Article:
So, again, at the start of the year if you mentally prepare for that and you say “I know this is coming”. Again it’s kind of like if you’re sailing to Tahiti, you have to say to yourself, “Somewhere along this voyage, I’m going to hit a big storm and I better be ready for it when it happens.” And. then when it does happen, it’s not as bad as if it comes out of nowhere. There was something else I was going to say, but I forgot what it was. The idea is prepare mentally at the start of the year for the real sticking points and the panic moments that are going to happen along the way so that when they do happen, you don’t drop the ball. You just sort of take them in stride and say, “Ah, this is how it works. This is a normal part of the process and I’m going to keep going.” For instance, one last thing. I know I’m blathering on here, but . . . A real predictable resistance point is at the very finish of a project. The closer you get to the finish line, the more resistance there will be. And, so . . . Be ready for that. It’s a good thing . . . We were talking about doing a first draft in nine months . . . Part of that is to say to yourself, “At eight months and three weeks, be ready for a hail storm of Resistance,” and figure I’ve just got to put my head down and get it over the goal line no matter what.
Shawn: I’d just like to follow up on the importance, and this goes back to what you were saying earlier Steve, about Foolscaping a year. The importance of when these moments happen, if you have done an early sort of projection of your year—the Foolscap of your year—and you have your beginning, middle and end, what I like to refer to as your hook, your build and your payoff. If you know going in generally, you don’t need to know . . . It’s Foolscap; it’s a general battle plan. It’s not tactical tactics. So, if you know exactly where you need to be at the end and you hit one of these moments and you’re not sure how you’re going to get to the end, at least you know where you need to go. But, if you haven’t Foolscaped it and thought of where this story, where this novel, where this business plan is ultimately going to go, then these are the times when it’s not fun, that you can just . . . You give yourself almost . . . You set yourself up to fail. You set yourself up to throw in the towel because you can go, “I don’t even know where this thing is going, so I should just start something new. I don’t know where it’s going to end.” So, if you know, “Okay, I’m going to write a movie about space,” like that gravity example you always use Steve, which I love.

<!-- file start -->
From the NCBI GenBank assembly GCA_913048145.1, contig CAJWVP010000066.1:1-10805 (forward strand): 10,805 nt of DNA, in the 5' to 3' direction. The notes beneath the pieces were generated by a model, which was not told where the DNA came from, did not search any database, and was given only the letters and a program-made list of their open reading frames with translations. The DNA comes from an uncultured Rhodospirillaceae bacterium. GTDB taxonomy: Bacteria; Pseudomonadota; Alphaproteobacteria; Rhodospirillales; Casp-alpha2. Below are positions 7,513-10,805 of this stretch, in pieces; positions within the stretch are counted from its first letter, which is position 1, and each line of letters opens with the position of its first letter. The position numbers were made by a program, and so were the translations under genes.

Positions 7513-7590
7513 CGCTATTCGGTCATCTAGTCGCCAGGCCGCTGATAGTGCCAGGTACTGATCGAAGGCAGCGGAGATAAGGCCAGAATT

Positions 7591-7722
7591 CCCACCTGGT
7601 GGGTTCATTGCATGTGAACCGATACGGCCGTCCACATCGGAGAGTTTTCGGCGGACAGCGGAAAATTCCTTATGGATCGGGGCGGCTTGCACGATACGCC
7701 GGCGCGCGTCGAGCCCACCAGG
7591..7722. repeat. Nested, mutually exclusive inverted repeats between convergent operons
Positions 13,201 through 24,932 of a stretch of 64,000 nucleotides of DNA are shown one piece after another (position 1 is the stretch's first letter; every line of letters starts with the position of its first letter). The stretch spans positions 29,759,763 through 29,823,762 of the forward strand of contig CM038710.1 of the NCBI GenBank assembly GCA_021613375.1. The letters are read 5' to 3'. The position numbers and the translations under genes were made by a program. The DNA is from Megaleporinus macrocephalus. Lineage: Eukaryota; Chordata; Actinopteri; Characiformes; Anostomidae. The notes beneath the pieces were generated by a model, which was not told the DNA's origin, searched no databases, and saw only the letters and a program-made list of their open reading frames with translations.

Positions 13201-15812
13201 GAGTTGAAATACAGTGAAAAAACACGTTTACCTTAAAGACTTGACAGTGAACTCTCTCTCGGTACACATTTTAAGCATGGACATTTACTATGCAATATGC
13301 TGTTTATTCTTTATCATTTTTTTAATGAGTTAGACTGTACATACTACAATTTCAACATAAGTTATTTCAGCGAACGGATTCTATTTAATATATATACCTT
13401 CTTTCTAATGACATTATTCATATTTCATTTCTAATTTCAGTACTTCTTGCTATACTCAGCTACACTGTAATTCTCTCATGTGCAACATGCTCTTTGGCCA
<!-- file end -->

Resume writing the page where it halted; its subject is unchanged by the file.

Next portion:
Steve: The only movie I’ve seen.
Shawn: No, but it’s great. It’s like it opens with an astronaut in space and all of a sudden, she’s untethered—and so that’s the hook. How is she ever going to get back to earth? So, the filmmaker knew and the screenwriter knew, “Okay, that’s where I’m starting. I have to end up with her getting back to earth somehow” And, so if he gets stuck in the middle, he knows, “Let me walk it back again. Okay, she’s going to eventually land on earth. How is that going to happen?” And, you can do that with setting up a new restaurant or a new business. So, since the theme here is, ‘How to plan a year,’ I think you really need to star with, ‘What is your payoff? What is your hook?’ I want to have a finished draft of my manuscript by the end of the year, so that’s your payoff. Then, you take that and you apply the Foolscap to the actual story. You can Foolscap your life.